Frustration is not a Crime

Sometimes I read or hear an opinion, that voting should be compulsory. Last time I saw it in Waleed Aly article. It is interesting that Mr. Aly lives in Australia where voting really is compulsory. If Australian does not go to an election, he or she will have to pay a fine for this “crime”. In my country, we de facto used to have an obligation to vote too. During the communist era, citizens we force to go to the election despite they had no choice but to vote for the communist party. The elections could not change anything, but still, people had to go there. If they did not go, the could be fired or worse.

Because of this experience (which people still remember), I believe it would be extremely unpopular to force people to go to elections again. Czech people value their freedom and the possibility not to go to the election is part of it. So some politicians talk about it from time to time (and like we know, the politicians like to talk), but no one tries to make it real.

Running Simple DSGE Model in Dynare III – Further Analysis

Last time we analyzed the steady-state of our model. We have developed equations which we can use to calculate the steady-state values for given parameters values. Today, we use these equations to see how could changes in parameters values affect the variables values. We can use the Octave (or Matlab) script which we developed last time. We just do minor updates. We select one variable and we assign a range of value instead of single value to this variable.

Let’s take parameter \psi . We would expect that lower values of this parameter would mean that the household would work more and also consume more because its willingness to work would increase. Let’s test our theory. We will examine an interval between 1.0 and 1.8. We will ask Octave to generate a vector of values between these two boundaries. We will to it by this command:

psi=1.0:0.001:1.8;

The value in the middle sets a size of space between these two values. In fact, this values defines the size of the vector. The value 0.001 is small enough to provide us a smooth plot. We also substitute all *, / and ^ operators with .*, ./ and .^. The standard operators without dots are used to operations with two numbers, two vectors or two matrices. But in our case, we want to multiply (or divide or power) all values of the vector by a single value. This is completely different operation than multiplying two vectors or two matrices. That’s why we use the operators with dots.

Running Simple DSGE Model in Dynare II – The Results

In the previous article, we described the simple DSGE model and prepared source code to run this code in Dynare. Today we will go through results of the simulation. We will explain the most important outputs and we will make an economic interpretation of them. Just to remind you, you run the model by typing the following command into your Octave or Matlab console.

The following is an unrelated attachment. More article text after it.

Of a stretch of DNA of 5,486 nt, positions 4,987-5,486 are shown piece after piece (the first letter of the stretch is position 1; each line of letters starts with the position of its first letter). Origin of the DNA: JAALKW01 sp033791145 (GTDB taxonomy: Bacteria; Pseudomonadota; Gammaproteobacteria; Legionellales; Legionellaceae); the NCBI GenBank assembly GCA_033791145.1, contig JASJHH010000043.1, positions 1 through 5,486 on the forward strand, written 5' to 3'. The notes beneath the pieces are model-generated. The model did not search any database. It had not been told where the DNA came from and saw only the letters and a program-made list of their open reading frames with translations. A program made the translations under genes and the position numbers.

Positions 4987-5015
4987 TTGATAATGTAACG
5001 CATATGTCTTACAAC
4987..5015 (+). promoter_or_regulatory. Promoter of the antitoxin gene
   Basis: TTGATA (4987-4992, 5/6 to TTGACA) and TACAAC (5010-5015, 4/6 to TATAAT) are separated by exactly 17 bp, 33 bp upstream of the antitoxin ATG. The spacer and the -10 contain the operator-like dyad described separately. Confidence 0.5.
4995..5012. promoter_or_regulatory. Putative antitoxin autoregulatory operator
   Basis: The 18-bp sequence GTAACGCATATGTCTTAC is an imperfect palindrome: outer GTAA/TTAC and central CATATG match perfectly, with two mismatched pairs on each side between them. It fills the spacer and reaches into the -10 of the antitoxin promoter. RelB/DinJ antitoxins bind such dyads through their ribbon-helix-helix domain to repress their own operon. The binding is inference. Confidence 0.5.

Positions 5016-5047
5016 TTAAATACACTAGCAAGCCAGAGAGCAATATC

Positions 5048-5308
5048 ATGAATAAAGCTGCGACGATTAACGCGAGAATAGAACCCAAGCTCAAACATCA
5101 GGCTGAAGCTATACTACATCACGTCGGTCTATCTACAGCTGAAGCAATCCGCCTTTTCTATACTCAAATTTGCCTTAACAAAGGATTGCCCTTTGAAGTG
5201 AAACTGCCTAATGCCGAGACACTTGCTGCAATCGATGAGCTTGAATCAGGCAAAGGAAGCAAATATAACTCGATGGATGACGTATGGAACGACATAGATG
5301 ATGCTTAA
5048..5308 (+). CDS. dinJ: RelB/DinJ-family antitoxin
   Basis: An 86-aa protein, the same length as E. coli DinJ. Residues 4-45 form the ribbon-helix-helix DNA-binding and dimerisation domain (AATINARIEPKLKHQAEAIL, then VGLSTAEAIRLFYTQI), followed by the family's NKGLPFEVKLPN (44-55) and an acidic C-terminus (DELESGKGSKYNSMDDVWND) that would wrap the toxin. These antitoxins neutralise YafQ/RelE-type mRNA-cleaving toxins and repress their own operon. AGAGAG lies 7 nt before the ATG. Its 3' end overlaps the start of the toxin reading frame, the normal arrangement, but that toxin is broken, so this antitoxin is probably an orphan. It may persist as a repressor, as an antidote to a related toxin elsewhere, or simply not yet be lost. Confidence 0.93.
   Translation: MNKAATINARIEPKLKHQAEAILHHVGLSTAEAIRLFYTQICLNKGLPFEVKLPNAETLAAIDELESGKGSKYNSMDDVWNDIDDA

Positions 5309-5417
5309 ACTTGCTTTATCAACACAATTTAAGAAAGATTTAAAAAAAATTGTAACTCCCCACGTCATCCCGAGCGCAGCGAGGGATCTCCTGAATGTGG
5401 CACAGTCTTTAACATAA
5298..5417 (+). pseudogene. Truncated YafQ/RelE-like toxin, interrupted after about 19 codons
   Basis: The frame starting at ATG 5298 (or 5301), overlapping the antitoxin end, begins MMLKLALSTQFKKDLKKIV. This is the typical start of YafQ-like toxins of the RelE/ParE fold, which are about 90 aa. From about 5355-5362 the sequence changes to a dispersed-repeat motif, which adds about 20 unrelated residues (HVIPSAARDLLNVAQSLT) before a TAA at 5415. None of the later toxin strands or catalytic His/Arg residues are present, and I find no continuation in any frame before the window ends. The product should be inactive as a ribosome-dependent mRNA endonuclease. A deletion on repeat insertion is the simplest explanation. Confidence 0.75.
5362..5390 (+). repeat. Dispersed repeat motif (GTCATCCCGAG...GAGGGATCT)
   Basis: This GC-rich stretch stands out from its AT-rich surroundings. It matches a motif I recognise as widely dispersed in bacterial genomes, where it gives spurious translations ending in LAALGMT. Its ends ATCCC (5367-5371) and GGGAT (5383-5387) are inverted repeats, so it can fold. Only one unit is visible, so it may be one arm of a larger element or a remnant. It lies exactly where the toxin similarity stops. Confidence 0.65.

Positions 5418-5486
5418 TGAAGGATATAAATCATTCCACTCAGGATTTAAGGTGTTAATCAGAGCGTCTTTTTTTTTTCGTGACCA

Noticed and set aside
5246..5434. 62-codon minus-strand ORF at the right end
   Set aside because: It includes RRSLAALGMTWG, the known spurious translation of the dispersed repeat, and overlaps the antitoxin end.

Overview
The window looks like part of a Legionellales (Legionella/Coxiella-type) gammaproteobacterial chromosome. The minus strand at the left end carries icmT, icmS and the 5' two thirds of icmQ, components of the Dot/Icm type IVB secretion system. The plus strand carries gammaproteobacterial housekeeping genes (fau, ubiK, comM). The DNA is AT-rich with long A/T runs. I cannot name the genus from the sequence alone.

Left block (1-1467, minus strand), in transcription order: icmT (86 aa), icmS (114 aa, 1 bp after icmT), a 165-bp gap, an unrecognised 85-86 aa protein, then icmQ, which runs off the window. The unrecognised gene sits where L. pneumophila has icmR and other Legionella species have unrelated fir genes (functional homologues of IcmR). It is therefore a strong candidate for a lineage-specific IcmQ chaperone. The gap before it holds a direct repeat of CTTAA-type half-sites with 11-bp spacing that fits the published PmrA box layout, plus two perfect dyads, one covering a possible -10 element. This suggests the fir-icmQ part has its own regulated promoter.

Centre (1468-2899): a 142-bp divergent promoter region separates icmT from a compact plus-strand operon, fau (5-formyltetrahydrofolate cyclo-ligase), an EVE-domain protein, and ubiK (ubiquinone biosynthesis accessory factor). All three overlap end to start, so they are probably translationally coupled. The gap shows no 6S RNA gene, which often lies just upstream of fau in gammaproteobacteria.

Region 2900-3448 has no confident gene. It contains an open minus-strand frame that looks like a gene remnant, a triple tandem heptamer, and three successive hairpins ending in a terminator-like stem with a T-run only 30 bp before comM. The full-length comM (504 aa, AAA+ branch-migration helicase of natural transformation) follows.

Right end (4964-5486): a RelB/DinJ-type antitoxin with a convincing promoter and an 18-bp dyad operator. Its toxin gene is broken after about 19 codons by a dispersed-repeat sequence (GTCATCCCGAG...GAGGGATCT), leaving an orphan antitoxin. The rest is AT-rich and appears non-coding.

dynare model.mod

I saved the model into a file named model.mod. Also, make sure that your current directory is the one where the file is stored. I used Octave for the simulation because I don’t have a Matlab license. However, you should get the same results using Matlab.

Business Process Flow Disappears after December Update in Microsoft Dynamics CRM

Microsoft Dynamics CRM is now part of Microsoft Dynamics 365 business solution. For on-premise customers, your CRM will be rebranded with December Update. December Update also brought some new cool function which will improve users and administrators productivity (like an editable grid). As a part of these changes, Microsoft created a completely new editor for Business Process Flows. I really appreciate two things:

  • It is much easier to edit complicated Business Process Flows.
  • You can run specific Workflow for each flow stage.

However, we experienced an error after an update of our development environment. Some of our flows were somehow damaged during the update. After the update, the flows were not visible on entities forms. When I run the “Switch Process” command, I saw an error. I dug in logs to get more information about the error, but I found only Unexpected Exception messages. It was also impossible to deactivate the flows or to export them as a part of a solution. Finally, I was able to run the “Save as” command to create a copy of the flows. I set one of the copies as the highest priority process (using the “Order Process Flow” command). Then a new record for the entity was created successfully with the flow active on its form. Unfortunately, I was not a final solution because it did not solve the problem for already existing records.